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MORE IS LESS?

India’s constitution is over 30 times as long as the US’, and it keeps getting bigger

An Indian soldier stands next to an Indian national flag during the full-dress rehearsal for India's Independence Day celebrations at the historic Red Fort in Delhi August 13, 2013. India commemorates its Independence Day on August 15. REUTERS/Adnan Abidi (INDIA - Tags: ANNIVERSARY MILITARY) - GM1E98D136Y01
Reuters/Adnan Abidi
What’s it worth?
Ananya Bhattacharya
By Ananya Bhattacharya

Tech reporter

Everyone knows India is the world’s largest democracy. But did you know it also has the world’s largest constitution?

At 145,000 words, it is the longest written constitution of any sovereign state in the world. The US constitution, by contrast, has only 4,400 words.

Composed between 1947 and 1950, the Indian constitution has only grown over the years, the ministry of external affairs explains:

The original text of the Constitution contained 395 articles in 22 parts and eight schedules. It came into effect on January 26, 1950, the day that India celebrates each year as the Republic Day. The number of articles has since increased to 448 due to 100 amendments.

Two copies of the Indian constitution were handwritten, one in English and one in Hindi. They are currently kept in helium-filled cases in the library of the Parliament House. In December 2012, a copy of the first edition of the Indian Constitution, which was signed by the country’s first president Rajendra Prasad, was auctioned by Sotheby’s in London. It sold for nearly £40,000 (Rs35.6 lakh) to a private collector.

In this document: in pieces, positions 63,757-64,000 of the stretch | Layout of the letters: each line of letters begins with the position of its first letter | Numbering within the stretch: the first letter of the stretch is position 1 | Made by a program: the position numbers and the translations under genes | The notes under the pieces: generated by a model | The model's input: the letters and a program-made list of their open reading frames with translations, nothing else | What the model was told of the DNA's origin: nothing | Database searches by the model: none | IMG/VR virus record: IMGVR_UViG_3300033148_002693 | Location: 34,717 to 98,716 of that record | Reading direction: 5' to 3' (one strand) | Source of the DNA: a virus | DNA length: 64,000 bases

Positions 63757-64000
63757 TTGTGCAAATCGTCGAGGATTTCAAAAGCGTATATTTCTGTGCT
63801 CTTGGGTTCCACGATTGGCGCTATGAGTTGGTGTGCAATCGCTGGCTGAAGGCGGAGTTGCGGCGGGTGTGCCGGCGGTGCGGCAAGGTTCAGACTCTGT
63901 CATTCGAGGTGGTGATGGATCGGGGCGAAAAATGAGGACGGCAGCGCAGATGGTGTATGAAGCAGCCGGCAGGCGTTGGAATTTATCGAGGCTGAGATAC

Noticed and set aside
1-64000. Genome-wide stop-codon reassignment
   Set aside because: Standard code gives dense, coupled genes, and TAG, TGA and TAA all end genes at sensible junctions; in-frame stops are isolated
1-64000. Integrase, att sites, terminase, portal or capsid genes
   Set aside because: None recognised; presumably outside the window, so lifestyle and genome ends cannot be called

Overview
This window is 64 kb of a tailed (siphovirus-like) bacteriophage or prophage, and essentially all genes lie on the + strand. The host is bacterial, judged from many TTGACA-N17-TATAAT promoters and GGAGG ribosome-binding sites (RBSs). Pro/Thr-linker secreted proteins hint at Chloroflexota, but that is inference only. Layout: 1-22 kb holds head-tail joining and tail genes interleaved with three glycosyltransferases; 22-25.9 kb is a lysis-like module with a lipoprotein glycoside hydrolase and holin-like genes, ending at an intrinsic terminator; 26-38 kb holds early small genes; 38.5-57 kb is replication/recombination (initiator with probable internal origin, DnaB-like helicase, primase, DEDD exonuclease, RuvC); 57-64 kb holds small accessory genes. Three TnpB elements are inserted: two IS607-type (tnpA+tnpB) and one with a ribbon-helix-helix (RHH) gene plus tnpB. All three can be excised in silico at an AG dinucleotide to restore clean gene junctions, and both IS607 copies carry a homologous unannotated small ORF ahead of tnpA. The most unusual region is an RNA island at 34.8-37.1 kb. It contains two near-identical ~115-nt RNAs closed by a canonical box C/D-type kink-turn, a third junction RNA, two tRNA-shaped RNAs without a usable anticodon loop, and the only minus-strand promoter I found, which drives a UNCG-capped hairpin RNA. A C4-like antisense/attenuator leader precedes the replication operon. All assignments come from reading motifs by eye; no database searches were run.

Critics wonder if its length is perhaps a weakness of the Indian constitution.

“The Constitution of India remains like the proverbial elephant being touched in different parts by many blind men, coming up with their own interpretation of the nature of the creature,” wrote Jhelum Chowdhury of Crystal Research and Consulting.

“This is the unwieldy and incomprehensible Rule Book that is supposed to guide the daily lives of the people of India and their municipalities, state and federal governments and the relations between them,” Chowdhury added. “No wonder no one really knows what is going on in India, except those who claim special knowledge or forbearance, of which unfortunately there is quite a few. And no wonder the country’s progress is being held back because there is no unanimity of understanding on the set of rules.”

Plus, dissenters are sceptical about the number of times it has been toyed with. In less than eight decades of the country’s existence, the Constitution of India has been amended 103 times. The American one, written in 1787 and ratified in 1788, has been amended just 27 times.

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